How to Hold up to the Coming Storm
Amazon is a trusted name in the B2C world, hosting, media, and more, which made its venture into B2B fast and easy. It took seven years to grow the B2C marketplace from $1B to $10B, and ten years for AWS to hit the same number.
For those in industries known for selling bulky or difficult to transport goods, you are at an advantage—for now. Your current relationships and distribution channels are stronger than Amazon’s for transporting products such as raw materials and material handling. For those in markets Amazon has already gained a strong footing, your window is shorter.
The Small and Medium Distributor Dilemma
Is it “Join or die” or “don’t tread on me?” For small distributors, this is one of the biggest dilemmas. Amazon Business could derail you if you don’t join, but joining means that you will be sacrificing customer data, a cut of your profits, and will have to play by their rules. Yes, you gain the opportunity to increase the number of buyers, but also face the risk of uncertainty.
There are many ways to approach this, but the best is to plan to diversify. As businesses see the market for marketplaces, more will appear. Applico recommends that if you are in this market, you should look for as many opportunities to put your products into the hands of your clients as possible—joining multiple marketplaces.
Strategies for Large Distributors
For large distribution firms, the decision to join Amazon is risky. Pricing data, customer data, and more—you’re sacrificing relationships for a few extra sales. However, here are some offensive and defensive strategies to hold up:
The Defensive: Protect Yourself
According to MDM, you may want to start defensively. “The game requires defensive tech strategiesto protect pricing and product data from new competitors like Amazon. For example, distributors should consider putting up digital “curtains” that block Amazon’s (and others’) bots from scraping their eCommerce stores for product and pricing data.
The Offensive: The Market for Marketplaces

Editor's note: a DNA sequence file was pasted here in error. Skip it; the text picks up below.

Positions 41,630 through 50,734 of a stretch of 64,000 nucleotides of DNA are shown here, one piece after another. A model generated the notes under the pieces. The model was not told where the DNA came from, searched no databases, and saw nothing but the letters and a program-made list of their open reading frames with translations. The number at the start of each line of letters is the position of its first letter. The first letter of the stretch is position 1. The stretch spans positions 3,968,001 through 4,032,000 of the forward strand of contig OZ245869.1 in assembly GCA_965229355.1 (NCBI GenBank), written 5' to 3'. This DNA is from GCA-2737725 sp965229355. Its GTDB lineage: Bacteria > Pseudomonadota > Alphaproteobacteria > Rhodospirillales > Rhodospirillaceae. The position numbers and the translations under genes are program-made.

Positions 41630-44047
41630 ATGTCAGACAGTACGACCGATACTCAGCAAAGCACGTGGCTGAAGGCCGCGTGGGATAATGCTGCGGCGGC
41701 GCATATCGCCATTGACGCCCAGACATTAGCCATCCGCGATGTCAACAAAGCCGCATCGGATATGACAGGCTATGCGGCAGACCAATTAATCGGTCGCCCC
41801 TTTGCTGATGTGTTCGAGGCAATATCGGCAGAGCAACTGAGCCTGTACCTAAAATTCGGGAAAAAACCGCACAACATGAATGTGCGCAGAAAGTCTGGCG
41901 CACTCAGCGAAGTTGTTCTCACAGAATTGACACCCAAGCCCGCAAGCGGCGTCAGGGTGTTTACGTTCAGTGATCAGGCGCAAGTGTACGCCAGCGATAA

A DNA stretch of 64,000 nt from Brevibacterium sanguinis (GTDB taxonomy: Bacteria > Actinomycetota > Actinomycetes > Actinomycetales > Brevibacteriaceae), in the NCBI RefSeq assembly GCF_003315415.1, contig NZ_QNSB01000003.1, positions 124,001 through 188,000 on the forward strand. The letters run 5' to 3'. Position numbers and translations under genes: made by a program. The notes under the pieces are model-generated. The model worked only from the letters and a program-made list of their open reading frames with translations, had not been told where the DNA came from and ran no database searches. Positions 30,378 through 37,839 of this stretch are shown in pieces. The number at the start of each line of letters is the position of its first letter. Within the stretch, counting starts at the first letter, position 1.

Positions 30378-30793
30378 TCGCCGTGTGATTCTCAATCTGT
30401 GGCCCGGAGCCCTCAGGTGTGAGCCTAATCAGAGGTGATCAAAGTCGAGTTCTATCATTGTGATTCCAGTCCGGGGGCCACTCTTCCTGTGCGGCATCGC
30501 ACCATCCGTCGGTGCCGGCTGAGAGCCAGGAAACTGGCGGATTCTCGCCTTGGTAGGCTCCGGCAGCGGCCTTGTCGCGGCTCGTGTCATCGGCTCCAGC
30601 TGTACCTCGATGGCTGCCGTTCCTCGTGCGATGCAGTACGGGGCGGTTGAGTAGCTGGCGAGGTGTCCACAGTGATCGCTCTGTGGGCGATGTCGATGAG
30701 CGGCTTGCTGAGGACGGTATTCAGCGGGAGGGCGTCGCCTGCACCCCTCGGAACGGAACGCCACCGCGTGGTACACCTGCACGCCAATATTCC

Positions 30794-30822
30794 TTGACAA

Amazon is providing a marketplace for sellers. It’s not a complicated concept, just one that is well-executed. There is no stopping a competitor from jumping into the fray, and the idea of creating a rival B2B marketplace might be ideal or at least preferred to joining the Amazon Business world. Wal-Mart built a competing B2C market, what’s stopping a variety of organizations in your industry from building or scaling a current marketplace to compete with Amazon? Applico notes a variety of these industry-specific marketplaces, as well as strategies for distributors in their whitepaper, available for download here.
Business Intelligence, ERP, and More: Address Weaknesses before Tackling Threats
It’s no lie that Amazon Business presents a huge threat to your distribution firm. However, who are you to change the world if you can’t clean your own room? When it comes to protecting your distribution firm from threats and competition, it pays to have your own people, processes, and technologies under control before you try to take down Amazon.
At MIBAR, we help firms like yours to implement and operate the right technologies to grow their business, control their data, and ultimately do more with less. ERP, CRM, Business Intelligence, and more, we have experience and expertise in the Distribution Industry, and would love to help you as well. Get to know more about our workand contact us for a free consultation.